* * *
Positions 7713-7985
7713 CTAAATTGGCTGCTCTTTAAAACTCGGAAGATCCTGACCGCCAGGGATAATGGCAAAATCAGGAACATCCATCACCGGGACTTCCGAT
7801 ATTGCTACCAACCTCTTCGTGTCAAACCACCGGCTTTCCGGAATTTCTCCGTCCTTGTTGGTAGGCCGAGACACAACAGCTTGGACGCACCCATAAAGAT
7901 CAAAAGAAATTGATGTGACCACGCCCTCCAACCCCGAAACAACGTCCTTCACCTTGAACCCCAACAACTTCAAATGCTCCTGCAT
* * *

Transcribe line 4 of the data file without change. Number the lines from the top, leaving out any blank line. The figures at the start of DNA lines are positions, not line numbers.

7901 CAAAAGAAATTGATGTGACCACGCCCTCCAACCCCGAAACAACGTCCTTCACCTTGAACCCCAACAACTTCAAATGCTCCTGCAT